Obama: No fears of double-dip recession

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President Barack Obama says the US and Germany have agreed that the economic crisis in Europe cannot be allowed to put the global economy at risk.

Speaking at a joint news conference with German Chancellor Angela Merkel, Obama said the US and Germany will continue to consult on the debt crises that have struck countries in Europe, including Greece.

Obama said the two leaders also discussed Nato-led military campaigns in Afghanistan and Libya, as well as Iran, during their meetings at the White House today.

Merkel's visit is her sixth trip to the United States since Obama took office. Later, Obama was to treat Merkel to a night of high pomp at the White House, awarding her the Presidential Medal of Freedom during a formal dinner. The gestures appear aimed at boosting a relationship that has seemed more cordial than close.

Taking note of the economic turmoil that has roiled both sides of the Atlantic, Obama said: "Recovery from that kind of body blow takes time."

"Our task is to not panic, not overreact," he said.

Obama sought to put to rest any suggestion his relationship with Merkel was in any way strained, praising Merkel's "pragmatic approach to complex issues" and saying that "it's just fun to work together."

Merkel, likewise, depicted a close relationship, although she acknowledged that "sometimes there may be differences of opinion."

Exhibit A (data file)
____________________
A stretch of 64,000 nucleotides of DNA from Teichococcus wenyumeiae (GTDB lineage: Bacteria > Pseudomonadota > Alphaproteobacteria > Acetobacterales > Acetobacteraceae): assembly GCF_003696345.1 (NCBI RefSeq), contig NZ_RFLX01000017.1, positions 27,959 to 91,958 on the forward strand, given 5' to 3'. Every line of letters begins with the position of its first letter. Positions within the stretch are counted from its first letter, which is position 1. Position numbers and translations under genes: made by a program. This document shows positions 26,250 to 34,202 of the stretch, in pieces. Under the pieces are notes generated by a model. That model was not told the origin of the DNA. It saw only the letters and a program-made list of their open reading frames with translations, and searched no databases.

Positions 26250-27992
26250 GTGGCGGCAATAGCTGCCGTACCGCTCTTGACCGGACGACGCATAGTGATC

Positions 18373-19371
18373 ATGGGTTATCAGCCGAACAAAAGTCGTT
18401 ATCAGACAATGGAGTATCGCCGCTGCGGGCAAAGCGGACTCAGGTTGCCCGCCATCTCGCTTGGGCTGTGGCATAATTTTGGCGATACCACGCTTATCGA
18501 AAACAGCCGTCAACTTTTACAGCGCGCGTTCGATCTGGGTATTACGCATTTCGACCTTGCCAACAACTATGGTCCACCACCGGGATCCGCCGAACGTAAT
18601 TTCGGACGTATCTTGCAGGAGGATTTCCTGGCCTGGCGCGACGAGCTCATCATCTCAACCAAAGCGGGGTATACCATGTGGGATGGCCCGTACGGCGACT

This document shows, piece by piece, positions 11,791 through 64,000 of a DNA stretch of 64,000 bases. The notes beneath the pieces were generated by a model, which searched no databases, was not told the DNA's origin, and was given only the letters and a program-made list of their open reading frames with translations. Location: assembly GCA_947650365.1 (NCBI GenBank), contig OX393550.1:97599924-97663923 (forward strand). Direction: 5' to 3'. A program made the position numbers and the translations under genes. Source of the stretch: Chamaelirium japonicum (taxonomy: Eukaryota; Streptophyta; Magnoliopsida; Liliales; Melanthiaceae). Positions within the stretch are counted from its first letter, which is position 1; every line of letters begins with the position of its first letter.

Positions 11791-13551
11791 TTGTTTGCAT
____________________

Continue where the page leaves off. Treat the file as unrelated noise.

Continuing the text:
Obama and Merkel, for example, have had differences on Libya, after Germany abstained in the UN vote that authorised a no-fly zone over Libya and kept its troops out of the Nato-led operation to enforce it.

Obama, without mentioning that, said Germany's deployment of resources in Afghanistan had allowed other Nato allies to increase support for the Libyans, and he stressed that both he and Merkel believe Libyan Leader Muammar Gaddafi has to step down.

When that happens, Obama said says he expects Germany to play a major role in Libya.

He said there will be much work to do in helping the Libyan people and the country's economy. He says he and Merkel discussed how Germany could contribute to those efforts during their meetings

Germany has thus far stayed out of the Nato-led bombing campaign in Libya. The US first took the lead when operations began in March, but has since handed over control to Nato allies, including France and Britain.

Obama says he and Merkel both believe Gadhafi must step down and that his removal from power is inevitable.

On Afghanistan, where Germany has 5,000 troops stationed mostly in the increasingly volatile north, Merkel said the two leaders were committed to stabilising the country not just militarily, but also in terms of bolstering its civil society, adding that "We will not abandon them."

"We wish to go in together, out together," she said of US and German troops. Both leaders face significant opposition to the war from their people at home.

The US has roughly 100,000 troops in Afghanistan, and Obama renewed his pledge to begin a significant drawdown of US troops this summer. Germany hopes to start a gradual troop withdrawal at the end of the year.